Thursday September 12, 2013
We already benefit from national standards for appliance efficiency, to the tune of $500 annual savings per household. Nationally, electricity use in 2010 was slashed 7% and CO2 emissions decreased as if there were 51 less coal-fired power plants. Interestingly, stricter standards seem to spur innovation, such that manufacturing costs and consumer prices are regularly and significantly below Department of Energy estimates.
Where do efficiency standards come from? Is it pure policy action from the government? When political winds change, does progress on efficiency get blown away? Should new standards be more stringent to fire innovation and wring out more savings?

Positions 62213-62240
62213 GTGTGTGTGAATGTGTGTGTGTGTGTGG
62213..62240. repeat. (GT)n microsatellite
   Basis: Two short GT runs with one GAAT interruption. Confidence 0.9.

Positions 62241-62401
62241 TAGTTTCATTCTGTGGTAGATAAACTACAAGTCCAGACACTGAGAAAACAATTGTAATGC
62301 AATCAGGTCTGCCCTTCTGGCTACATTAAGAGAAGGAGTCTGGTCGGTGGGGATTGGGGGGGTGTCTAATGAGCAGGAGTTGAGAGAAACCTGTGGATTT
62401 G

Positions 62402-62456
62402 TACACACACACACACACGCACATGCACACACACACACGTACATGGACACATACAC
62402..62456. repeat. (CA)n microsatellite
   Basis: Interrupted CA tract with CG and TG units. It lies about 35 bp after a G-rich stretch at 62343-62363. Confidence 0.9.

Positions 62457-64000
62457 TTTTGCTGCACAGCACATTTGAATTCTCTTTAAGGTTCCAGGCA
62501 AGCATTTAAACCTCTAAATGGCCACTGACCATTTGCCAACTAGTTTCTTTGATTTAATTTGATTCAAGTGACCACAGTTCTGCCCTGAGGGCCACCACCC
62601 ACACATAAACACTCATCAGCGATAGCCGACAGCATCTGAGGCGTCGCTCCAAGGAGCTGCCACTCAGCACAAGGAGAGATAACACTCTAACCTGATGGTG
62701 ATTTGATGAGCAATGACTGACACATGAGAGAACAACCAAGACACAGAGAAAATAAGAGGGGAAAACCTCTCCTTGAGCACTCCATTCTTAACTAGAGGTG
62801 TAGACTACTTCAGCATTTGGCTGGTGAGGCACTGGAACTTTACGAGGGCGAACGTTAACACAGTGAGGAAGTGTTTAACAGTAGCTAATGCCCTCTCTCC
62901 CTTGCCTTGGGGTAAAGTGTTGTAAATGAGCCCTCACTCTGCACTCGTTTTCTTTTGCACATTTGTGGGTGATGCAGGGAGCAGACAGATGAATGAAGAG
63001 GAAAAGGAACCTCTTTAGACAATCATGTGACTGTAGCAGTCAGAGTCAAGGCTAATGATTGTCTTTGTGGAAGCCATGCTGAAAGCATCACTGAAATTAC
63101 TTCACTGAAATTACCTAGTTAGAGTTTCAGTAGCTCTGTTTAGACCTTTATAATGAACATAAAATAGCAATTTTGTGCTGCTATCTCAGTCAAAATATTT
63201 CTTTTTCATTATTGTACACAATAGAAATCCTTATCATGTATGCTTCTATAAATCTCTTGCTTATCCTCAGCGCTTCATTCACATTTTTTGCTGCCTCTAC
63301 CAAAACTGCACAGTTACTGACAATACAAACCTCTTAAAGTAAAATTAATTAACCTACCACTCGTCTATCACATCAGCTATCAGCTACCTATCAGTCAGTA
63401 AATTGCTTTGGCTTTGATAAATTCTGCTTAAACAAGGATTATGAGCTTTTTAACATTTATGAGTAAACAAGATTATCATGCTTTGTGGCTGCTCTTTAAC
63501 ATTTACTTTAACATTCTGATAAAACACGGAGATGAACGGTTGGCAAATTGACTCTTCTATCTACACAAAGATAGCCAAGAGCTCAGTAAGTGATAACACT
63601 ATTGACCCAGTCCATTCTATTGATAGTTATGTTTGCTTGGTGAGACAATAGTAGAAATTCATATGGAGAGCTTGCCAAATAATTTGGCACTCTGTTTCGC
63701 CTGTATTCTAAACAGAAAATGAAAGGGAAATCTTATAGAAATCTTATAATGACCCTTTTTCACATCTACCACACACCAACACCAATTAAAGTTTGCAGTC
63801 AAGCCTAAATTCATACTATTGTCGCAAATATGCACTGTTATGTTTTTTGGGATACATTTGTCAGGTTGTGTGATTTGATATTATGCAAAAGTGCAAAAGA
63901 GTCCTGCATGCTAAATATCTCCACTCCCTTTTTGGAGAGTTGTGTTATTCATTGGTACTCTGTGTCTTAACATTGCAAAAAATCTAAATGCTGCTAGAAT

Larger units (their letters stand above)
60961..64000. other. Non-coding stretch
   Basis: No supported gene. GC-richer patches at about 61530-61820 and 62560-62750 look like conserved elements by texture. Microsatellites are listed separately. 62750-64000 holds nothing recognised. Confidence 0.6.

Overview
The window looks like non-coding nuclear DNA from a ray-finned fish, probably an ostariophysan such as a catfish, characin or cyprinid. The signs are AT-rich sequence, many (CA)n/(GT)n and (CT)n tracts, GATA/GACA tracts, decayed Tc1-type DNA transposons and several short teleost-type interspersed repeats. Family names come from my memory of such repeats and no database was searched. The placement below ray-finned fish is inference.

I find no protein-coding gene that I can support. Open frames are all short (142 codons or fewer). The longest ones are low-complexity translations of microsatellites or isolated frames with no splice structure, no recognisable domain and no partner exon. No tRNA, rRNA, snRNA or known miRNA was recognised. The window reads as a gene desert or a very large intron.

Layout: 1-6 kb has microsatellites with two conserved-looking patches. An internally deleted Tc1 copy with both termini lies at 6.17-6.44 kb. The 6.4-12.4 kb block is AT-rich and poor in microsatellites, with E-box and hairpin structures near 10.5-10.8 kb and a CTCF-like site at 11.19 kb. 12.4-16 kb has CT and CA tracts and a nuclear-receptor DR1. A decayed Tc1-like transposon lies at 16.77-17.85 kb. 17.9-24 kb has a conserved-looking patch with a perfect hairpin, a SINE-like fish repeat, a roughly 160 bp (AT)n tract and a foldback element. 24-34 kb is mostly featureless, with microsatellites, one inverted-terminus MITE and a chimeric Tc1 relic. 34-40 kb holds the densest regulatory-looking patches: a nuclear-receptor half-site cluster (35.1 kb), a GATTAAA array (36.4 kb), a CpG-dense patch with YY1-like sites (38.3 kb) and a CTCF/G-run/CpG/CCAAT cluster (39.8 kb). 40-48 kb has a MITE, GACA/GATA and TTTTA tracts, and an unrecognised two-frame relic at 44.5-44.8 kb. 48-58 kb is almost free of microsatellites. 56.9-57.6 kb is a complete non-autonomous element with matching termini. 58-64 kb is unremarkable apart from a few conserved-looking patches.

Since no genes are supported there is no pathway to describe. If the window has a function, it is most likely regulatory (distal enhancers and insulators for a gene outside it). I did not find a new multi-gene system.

Welcome back to the BASEA Forum Series, where we begin with an exploration of energy and water efficiency standards, affecting appliances manufactured and sold or imported for sale in the U.S. and used in residential, commercial and industrial sectors. Appliance standards are a relatively recent reality, born of increasing social awareness of energy and environmental issues. We present an inside look at the process, from history to future, from the perspective of a veteran champion of the struggle.
Location: First Parish in Cambridge Unitarian Universalist; 3 Church Street, Harvard Square
Time: Doors open at 7:00 p.m.; Presentation begins at 7:30 p.m